Page4-Wednesday, June 10 198-Thy Mi hg'an Dail
Haig sent to
WASHINGTON (AP)-Secretary of making big-ticket military s
State Alexander Haig Jr. embarks Taiwan."
tonight on a two-week Asian tour that WHILE A decision to denyTi
will include the first visit to China by a request for the sophisticated a
high-level official of the Reagan ad- known as the FX, hasn't been m
ministration. Possible U.S. arms sales ficially, State Department sourc
to China may be discussed. didn't want to be identified s
Haig's overall aim in Peking, accor- strategy is simply not to act on it
ding to a senior State Department of- In effect, it's a decision not to
ficial, will be to convey assurances that and one department officials
the administration wants to expand would be surprised if anything
relations with China, notwithstanding within a year, at least. H
President Reagan's strong support for Secretary Haig and others in th
Taiwan in the past. tment bureaucracy would argu
THE TRIP, said the official, will be st it.
"a public demonstration of our inten-
tion fto improve and advance our
relationships with the, People's
Republic of China."
Haig will be prepared to discuss
limited arms sales to China on the trip,
which also will take him to Hong Kong,
Manila and Wellington, New Zealandy
for regional security conferences.
The administration already has
decided to ease restrictions on sales ofg
defense-related technology to China.
Haig may offer trade in limited amoun-
ts of equipment with dual civilian and
military uses, such as computers,,
radar and transport planes, said the of-
ficial, who was interviewed on the con-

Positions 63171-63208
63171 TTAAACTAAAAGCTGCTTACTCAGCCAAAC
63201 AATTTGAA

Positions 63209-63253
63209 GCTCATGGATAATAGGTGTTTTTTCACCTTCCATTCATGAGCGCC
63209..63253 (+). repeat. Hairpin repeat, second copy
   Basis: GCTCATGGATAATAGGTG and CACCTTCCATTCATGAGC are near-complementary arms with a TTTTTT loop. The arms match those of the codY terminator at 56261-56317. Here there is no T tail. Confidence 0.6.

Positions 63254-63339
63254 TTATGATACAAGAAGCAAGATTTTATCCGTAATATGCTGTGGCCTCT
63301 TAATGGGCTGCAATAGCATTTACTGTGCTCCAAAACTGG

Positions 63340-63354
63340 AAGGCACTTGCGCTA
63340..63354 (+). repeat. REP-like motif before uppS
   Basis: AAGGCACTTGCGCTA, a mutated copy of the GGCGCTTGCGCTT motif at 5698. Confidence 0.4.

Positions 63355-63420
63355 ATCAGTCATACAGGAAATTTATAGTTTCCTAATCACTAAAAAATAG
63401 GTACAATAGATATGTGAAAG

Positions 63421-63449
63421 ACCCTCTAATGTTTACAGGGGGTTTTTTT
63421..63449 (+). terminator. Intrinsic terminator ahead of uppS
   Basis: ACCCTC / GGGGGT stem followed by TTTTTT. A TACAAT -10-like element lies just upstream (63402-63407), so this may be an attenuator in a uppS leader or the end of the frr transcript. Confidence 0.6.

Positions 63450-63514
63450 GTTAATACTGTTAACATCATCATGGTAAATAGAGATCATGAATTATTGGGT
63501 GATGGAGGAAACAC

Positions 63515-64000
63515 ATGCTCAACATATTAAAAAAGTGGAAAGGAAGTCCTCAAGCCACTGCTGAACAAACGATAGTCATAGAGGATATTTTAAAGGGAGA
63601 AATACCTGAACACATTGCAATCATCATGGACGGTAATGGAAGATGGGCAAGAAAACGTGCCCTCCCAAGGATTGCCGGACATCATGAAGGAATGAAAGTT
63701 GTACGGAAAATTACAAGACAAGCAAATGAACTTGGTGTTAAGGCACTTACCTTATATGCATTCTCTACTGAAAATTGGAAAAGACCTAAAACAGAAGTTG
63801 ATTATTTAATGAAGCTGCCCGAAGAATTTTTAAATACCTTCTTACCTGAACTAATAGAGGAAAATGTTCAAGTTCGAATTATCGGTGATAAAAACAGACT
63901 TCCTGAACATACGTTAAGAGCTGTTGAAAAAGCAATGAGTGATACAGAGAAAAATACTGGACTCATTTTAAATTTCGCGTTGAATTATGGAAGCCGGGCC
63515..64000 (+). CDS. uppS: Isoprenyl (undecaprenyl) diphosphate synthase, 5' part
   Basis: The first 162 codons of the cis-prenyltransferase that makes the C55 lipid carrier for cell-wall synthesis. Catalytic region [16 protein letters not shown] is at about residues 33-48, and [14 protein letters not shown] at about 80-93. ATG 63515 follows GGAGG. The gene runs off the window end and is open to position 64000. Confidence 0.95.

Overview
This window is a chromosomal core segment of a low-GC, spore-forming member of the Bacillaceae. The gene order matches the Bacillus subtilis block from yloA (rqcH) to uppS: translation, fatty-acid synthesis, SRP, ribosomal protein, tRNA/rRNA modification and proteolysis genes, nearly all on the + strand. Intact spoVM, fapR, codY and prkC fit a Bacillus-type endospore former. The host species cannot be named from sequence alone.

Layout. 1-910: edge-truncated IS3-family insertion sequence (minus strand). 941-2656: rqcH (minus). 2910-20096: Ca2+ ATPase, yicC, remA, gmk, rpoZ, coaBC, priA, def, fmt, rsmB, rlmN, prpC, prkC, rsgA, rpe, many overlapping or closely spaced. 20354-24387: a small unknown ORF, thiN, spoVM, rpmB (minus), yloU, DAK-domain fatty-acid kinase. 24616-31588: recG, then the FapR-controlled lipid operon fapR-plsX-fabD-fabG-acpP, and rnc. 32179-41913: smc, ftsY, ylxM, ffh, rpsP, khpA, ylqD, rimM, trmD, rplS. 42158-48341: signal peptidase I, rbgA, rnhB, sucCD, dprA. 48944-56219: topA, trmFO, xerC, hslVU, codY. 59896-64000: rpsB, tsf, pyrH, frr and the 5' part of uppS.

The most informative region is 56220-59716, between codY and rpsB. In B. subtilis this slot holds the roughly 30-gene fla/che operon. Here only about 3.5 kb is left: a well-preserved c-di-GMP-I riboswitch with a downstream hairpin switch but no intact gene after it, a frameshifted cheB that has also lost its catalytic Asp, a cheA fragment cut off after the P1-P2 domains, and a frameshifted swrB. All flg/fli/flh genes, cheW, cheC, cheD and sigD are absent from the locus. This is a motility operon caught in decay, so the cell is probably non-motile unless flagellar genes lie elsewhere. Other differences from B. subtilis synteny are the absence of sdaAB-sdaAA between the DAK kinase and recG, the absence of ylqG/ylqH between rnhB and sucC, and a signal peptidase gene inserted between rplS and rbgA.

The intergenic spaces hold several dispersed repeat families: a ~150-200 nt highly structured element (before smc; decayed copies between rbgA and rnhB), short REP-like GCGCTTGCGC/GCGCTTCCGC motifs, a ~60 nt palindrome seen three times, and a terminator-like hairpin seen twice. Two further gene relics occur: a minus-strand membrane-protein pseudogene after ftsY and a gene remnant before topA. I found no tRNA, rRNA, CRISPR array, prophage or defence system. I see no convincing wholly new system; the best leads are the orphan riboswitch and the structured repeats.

dition he not be identified.
ANY DECISION to sell arms to
China, the official said, would be a
cleared with Congress and U.S. allies.
No matter what arms China might ... may discuss arms sales
want to buy, said the official, the total Another official didn't rulec
probably will be small. "I don't sense a tirely, however, that "risk-tak
huge appetite in Peking for a high level the White House might try
of armaments," he said. Reagan's ear for a favorable d
Meanwhile, the administration is for Taiwan sooner, but he<
stalling on Taiwan's request for high- nothing would happen in th
performance jets, out of concern that future.
the sale could disrupt relations with the The situation for the moment c
People's Republic of China. strates that the Reagan administ
One key official said the level of ten- like its immediate predecessors,
sion between China and Taiwan "is at the relationship with mainland
an all-time low and getting lower" and too much to risk jeopardizing itb
there is- not any "convincing military of a sentimental attachment
justification for great urgency in Taiwan government.
Compiled from Associated Press and
United Press International reports
Atlanta investigators may be
close to finding one killer
ATLANTA-Investigators are "working desperately" to find solid infor-
mation to support circumstantial evidence tying Wayne Williams to the
slayings of some of Atlanta's young blacks and have a witness who may
provide such a break, it was reported yesterday.
A source close to the investigation said police detectives Monday night and